[1] Bix, Robert. Topics in Geometry. San Diego: Academic Press, Inc., 1994. [2] Broughton, S. Allen. "Constructing Kaleidoscopic Tiling Polygons in the Hyperbolic Plane." The American Mathematical Monthly Vol. 107, No. 8 Oct 2000 689-710. 18 Feb 2007 <>. [3] Coxeter, H.S.M. "The Non-Euclidean Symmetry of Escher's Picture 'Circle Limit III'." Leonardo 12(1979): 19-25. [4] Coxeter, H.S.M. Non-Euclidean Geometry. 2. Toronto: The University of Toronto Press, 1947. [5] Dunham, Douglas. "A Tale Both Shocking and Hyperbolic." MATH Horizons Apr 2003 22-26. 12 Feb 2007 <>. [6] Dunham, Douglas. Transformation of Hyperbolic Escher Patterns. 15 Feb 1999. 11 Feb 2007 <>. [7] Emmer, Michele. "Introduction." The Visual Mind: Art and Mathematics. Ed. Michele Emmer. Cambridge, Mass: The MIT Press, 1993. 1-3. [8] Henle, Michael. Modern Geometries. Upper Saddle River, NJ: Prentice-Hall, Inc., 2001. [9] Levy, Silvio. "Automatic Generation of Hyperbolic Tilings." The Visual Mind: Art and Mathematics. Ed. Michele Emmer. Cambridge, Mass: The MIT Press, 1993. 165-170. [10] Malkevitch, Joseph. "Mathematics and Art." AMS. 2007. <>. AMS. 11 Jan 2007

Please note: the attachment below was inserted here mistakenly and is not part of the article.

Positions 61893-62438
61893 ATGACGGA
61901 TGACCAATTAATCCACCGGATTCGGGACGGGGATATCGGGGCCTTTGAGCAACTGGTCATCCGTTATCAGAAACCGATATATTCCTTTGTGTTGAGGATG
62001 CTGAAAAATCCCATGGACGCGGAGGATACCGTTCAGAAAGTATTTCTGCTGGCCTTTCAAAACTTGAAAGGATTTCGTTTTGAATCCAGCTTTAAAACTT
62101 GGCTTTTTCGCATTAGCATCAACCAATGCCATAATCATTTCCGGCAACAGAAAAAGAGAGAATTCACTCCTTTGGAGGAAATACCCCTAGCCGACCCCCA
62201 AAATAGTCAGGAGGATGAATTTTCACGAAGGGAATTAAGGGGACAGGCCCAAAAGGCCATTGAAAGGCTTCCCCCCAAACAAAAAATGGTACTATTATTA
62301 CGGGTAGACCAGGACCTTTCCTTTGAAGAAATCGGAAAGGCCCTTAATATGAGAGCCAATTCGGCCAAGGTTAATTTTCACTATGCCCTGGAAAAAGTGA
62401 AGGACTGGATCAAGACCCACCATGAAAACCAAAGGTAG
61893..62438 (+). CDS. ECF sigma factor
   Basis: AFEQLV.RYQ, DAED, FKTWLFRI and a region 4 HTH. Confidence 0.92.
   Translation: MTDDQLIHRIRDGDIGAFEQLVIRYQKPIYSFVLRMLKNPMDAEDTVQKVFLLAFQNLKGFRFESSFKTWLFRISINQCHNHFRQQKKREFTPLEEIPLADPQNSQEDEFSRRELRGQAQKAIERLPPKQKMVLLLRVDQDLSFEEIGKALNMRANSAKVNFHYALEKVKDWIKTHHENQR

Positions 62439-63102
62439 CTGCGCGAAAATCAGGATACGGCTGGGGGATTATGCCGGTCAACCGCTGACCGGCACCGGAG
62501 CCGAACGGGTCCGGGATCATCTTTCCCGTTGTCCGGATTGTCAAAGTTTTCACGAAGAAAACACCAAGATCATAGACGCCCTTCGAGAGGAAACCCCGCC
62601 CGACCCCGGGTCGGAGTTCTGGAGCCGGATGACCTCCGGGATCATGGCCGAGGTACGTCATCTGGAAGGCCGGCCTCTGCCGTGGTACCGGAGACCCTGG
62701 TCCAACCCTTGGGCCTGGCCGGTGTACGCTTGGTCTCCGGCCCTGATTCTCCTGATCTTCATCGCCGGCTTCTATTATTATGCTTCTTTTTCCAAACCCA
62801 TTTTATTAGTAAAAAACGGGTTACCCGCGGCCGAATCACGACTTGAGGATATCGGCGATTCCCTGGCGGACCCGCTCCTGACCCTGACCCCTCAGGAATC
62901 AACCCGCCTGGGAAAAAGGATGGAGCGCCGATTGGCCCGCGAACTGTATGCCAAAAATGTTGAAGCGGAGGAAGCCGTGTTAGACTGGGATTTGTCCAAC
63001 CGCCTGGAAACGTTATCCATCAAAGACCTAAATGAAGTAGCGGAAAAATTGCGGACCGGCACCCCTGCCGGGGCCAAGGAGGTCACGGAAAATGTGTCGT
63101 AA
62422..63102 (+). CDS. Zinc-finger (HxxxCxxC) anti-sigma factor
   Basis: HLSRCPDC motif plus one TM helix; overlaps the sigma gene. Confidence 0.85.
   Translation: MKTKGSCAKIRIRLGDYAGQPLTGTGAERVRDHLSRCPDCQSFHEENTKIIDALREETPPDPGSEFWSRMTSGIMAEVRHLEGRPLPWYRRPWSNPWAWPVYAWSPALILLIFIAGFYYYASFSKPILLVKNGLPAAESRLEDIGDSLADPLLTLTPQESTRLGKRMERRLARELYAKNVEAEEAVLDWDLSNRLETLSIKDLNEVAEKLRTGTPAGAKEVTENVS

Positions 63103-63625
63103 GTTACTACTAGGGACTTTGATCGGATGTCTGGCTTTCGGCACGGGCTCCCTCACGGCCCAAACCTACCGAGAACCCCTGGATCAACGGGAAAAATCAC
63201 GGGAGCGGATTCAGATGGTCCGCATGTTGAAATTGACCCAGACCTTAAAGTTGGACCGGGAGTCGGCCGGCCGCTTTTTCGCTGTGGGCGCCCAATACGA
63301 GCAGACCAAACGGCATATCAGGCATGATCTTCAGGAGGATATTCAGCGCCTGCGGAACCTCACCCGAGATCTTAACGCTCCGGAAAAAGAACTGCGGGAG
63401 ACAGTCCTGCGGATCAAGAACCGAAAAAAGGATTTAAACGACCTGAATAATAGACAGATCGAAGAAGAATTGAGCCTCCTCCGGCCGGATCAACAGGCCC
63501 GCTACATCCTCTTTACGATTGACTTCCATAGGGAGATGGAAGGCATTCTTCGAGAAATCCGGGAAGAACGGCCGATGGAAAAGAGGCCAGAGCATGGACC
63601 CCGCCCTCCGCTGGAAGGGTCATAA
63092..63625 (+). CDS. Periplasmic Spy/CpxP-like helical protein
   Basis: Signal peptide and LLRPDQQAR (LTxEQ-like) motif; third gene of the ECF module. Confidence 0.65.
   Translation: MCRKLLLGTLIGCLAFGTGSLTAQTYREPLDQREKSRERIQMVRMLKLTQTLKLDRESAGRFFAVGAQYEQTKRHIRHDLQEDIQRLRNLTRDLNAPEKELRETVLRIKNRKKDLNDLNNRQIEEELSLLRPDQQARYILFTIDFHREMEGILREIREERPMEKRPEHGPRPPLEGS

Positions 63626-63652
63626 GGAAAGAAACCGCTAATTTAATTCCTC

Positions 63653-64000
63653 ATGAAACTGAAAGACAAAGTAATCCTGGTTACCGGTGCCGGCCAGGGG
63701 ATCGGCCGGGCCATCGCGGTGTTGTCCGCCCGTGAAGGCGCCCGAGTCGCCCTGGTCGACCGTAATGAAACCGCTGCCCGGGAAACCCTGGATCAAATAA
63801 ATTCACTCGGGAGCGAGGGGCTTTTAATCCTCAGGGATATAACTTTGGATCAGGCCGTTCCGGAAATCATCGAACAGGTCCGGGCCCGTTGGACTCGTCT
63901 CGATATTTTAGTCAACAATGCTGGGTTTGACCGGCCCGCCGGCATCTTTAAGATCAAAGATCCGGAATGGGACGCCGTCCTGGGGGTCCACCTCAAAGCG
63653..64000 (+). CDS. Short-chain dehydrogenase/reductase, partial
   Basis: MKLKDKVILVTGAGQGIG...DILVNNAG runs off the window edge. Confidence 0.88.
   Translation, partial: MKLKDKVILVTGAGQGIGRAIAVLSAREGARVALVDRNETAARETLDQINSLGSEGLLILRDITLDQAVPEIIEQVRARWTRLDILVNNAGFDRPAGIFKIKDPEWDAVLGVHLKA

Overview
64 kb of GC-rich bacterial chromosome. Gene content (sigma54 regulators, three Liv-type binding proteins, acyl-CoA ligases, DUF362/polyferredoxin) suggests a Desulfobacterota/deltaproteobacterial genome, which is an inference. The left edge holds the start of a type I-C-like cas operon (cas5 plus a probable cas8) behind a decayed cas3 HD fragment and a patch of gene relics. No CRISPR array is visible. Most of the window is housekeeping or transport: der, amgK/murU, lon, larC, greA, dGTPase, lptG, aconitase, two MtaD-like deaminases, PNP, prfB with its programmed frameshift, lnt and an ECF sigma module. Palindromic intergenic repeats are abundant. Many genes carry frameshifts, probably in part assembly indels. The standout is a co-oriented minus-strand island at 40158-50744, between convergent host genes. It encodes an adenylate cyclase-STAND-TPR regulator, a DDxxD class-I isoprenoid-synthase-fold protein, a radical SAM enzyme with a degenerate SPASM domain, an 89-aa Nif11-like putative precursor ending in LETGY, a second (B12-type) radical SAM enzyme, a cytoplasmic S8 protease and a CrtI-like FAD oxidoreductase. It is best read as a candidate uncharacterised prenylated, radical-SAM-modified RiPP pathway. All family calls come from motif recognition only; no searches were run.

[11] Mitchell, Kevin. "Constructing Semi-Regular Tilings." Meeting of the Seaway Section of the Mathematical Association of America. 13 Feb 1996. Hobart and William Smith Colleges. 4 Mar 2007 <>. [12] "Models of Hyperbolic Geometry." Hyperbolic Geometry. 15 July 1996. 18 Mar 2007 <>. [13] Peterson, Ivars. "Visions of Infinity: Tiling a hyperbolic floor inspires both mathematics and art." Science News Online 15823 Dec 2000 408. 18 Jan 2007 <>. [14] Polking, John C.. "Spherical Distance and Isometries." The Geometry of the Sphere. 28 Jan 2000. Rice University. 25 Apr 2007 <>. [15] Potter, Melissa, and Jason M. Ribando. "Isometries, Tessellations and Escher, Oh My!." American Journal of Undergraduate Research 3(2005): 21-28. [16] Sarhangi, Reza. "Mathematical Connections in Art." PIMS 2005 9-13. 19 Feb 2007 <>. [17] Schattschneider, Doris. "The Fascination of Tiling." The Visual Mind: Art and Mathematics. Ed. Michele Emmer. Cambridge, Mass: The MIT Press, 1993. 157-164. [18] Schattschneider, Doris. "The Plane Symmetry Groups: their Recognition and Notation." The American Mathematical Monthly 85(1978): 439-450. [19] Smart, James R. Modern Geometries. 5. Pacific Grove, CA: Brooks/Cole Publishing Company, 1998. 22

[20] "The Mathematical Art of M.C. Escher." Platonic Realms MiniTexts. 2006. Math Academy Online. 15 Sep 2006 <>. [21] Weisstein, Eric W. "Dual Tessellation." MathWorld. Wolfram Web Resource. 25 Mar 2007 <>. [22] Weisstein, Eric W. "Semiregular Tessellation." MathWorld. Wolfram Web Resource. 25 Mar 2007 <>.